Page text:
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The Simpsons - S14E04

Family . Comedy . Animation

Marge sees Homer flirting with two women and later tries to decide whether he is still interested in her or not. Homer's response is to fall asleep. Meanwhile, Bart and Milhouse are watching Krusty playing the villain "Clownface" on an episode of the old Batman television series and are inspired to recreate the carousel sequence. Marge asks Manjula what she should do about Homer and Manjula responds by taking her to a plastic surgery clinic. Marge goes in for a liposuction procedure and winds up with breast implants. The doctor gives her 48 hours to try living with them before he will take them out. At school, Bart gets Milhouse spun at a high speed on the carousel; so fast that he spins out of control, resulting in his knocking over the flagpole and throwing up on the flag. When confronted for his part in this act of unpatriotic behavior, Bart cites Krusty as the influence; making Krusty a very unpopular figure. Homer discovers her implants and at dinner the next night, Homer and the men of Springfield sing the praises of her new endowment. Marge gets offered a trade show modeling job. Marge gets into her new image until the extra weight up front of starts giving her back problems. At the trade show, Bart's old friend Stampy and Marge's gifts are used to help Krusty get his reputation back. Afterwards surgery is preformed to reverse Marge's condition and the Baha Men sings the praises of her Jugs with a little help from Homer.

Episode Title: Large Marge
Airs: 2002-11-24 at 08:00 pm
  • Ken Tucker

    Groening has created a group of characters whose personalities and motives are more vivid and detailed than the vast majority of sitcoms featuring flesh-and-blood actors.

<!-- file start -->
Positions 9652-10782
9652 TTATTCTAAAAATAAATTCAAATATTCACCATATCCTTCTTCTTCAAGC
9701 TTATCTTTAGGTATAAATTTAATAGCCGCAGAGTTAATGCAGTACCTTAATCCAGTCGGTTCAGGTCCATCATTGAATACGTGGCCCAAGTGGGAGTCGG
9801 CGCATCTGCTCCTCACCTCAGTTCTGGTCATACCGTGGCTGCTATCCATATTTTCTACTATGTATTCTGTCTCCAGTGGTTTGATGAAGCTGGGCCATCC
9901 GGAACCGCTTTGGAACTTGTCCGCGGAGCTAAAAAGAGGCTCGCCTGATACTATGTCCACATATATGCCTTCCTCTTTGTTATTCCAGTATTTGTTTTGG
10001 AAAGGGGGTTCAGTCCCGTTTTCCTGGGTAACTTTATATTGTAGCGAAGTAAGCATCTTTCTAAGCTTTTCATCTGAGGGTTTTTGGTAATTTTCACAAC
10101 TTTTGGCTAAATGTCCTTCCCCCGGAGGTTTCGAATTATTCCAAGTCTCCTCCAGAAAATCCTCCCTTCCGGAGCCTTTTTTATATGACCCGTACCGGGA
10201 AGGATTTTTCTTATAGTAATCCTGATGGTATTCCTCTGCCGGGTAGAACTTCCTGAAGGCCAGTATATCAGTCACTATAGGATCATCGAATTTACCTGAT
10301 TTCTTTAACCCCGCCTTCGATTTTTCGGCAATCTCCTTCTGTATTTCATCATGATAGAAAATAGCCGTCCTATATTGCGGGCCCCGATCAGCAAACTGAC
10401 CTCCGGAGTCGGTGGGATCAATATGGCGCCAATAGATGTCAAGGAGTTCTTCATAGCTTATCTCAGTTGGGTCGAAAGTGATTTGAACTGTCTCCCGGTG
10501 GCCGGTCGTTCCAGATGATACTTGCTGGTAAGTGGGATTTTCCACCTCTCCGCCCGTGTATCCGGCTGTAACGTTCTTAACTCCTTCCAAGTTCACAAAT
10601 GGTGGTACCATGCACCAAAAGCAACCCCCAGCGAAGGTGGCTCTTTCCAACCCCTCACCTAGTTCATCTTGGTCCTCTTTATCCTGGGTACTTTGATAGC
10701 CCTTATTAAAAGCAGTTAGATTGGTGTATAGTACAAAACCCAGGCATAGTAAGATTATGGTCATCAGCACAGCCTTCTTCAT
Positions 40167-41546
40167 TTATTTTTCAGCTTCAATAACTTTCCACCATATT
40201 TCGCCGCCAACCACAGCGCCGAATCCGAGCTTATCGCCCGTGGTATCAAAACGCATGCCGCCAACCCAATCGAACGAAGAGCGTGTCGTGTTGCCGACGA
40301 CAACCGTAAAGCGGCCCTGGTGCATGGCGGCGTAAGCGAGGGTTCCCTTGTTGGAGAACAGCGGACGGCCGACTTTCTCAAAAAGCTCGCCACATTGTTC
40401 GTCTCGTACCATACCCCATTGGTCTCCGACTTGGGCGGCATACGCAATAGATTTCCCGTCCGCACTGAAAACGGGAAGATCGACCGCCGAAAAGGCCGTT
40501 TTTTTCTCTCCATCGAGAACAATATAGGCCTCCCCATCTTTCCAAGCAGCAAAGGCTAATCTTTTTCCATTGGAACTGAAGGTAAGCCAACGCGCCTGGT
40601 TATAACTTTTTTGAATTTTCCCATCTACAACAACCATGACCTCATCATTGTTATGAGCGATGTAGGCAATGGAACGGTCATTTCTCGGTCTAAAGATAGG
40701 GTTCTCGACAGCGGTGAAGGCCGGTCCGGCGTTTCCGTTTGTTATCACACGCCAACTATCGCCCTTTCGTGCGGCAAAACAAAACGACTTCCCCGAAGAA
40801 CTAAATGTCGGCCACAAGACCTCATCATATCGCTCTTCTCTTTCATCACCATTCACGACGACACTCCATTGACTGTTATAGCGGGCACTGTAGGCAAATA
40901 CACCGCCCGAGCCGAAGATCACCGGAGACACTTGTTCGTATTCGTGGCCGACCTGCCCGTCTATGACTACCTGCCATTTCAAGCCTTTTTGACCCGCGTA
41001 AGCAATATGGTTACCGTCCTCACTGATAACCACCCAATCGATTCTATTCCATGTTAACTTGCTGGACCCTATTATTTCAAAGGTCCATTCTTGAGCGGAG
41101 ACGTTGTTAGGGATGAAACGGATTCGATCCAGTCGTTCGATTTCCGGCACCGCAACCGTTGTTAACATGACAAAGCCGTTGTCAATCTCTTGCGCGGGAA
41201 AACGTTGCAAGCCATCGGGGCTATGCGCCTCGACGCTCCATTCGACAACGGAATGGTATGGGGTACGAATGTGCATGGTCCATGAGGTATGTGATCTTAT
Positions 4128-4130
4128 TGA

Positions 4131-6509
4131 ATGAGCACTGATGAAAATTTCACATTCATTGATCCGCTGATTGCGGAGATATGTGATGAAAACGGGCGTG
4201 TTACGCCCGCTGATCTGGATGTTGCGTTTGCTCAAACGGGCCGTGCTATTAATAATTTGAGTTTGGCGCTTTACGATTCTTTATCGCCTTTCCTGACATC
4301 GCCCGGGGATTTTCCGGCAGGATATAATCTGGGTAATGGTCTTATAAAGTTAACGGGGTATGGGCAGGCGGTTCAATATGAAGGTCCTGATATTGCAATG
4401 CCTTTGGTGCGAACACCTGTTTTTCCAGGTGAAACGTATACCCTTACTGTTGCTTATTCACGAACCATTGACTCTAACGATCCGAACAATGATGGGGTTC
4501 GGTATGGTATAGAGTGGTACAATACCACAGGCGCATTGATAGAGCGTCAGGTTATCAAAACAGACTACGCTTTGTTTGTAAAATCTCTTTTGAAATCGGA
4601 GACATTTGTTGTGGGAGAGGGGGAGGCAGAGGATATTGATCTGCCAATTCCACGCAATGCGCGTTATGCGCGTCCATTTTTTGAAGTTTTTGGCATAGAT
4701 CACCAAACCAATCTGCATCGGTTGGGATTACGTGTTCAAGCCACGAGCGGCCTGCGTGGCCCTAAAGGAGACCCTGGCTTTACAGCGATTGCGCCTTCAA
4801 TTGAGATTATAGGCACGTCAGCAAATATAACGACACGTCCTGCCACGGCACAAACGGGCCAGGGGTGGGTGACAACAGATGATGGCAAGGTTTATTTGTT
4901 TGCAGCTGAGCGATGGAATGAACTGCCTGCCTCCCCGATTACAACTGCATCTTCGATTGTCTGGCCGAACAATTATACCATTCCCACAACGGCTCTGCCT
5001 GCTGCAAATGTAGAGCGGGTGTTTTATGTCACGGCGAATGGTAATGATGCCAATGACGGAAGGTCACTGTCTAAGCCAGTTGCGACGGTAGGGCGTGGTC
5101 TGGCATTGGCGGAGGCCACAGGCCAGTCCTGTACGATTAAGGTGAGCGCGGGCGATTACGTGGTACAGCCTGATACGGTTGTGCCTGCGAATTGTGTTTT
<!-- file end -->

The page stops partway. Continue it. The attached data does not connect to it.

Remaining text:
Entertainment Weekly Full Review
  • Richard Zoglin

    [The show] has a good deal of savvy wit.... The Simpsons, however, is strangely off-putting much of the time. The drawings are grotesque without redeeming style or charm (characters have big beady eyes, beaklike noses and spiky hair), and the animation is crude even by TV's low-grade standards.

    Time Full Review
  • Howard Rosenberg

    Easily the the best, cleverest and nuttiest arrival of the 1989-90 season is The Simpsons...It's very small-scale, but perfectly conceived and executed. What we have here from creator Matt Groening is a rare confluence -- delightful writing, pictures and voices fitting like a Matisse. [12 Jan 1990, p.F1]

    Los Angeles Times Full Review
  • John Engstrom

    "The Simpsons" is both a challenge and a delight. It's also that rarest of TV fauna, a cartoon show with levels of mirth for every brain and pair of eyes in the family. [12 Jan 1990]

    Seattle Post-Intelligencer Full Review
  • Matt Roush

    A hilarious holiday package. [15 Dec 1989, p.3D]

    USA Today Full Review
  • John J. O'Connor

    There is, admittedly, a fine line between being hilariously perceptive and just plain, even objectionably, silly. While habitually teetering on that line, 'The Simpsons' has shown a remarkable ability to come down on the right side most of the time.

    The New York Times Full Review
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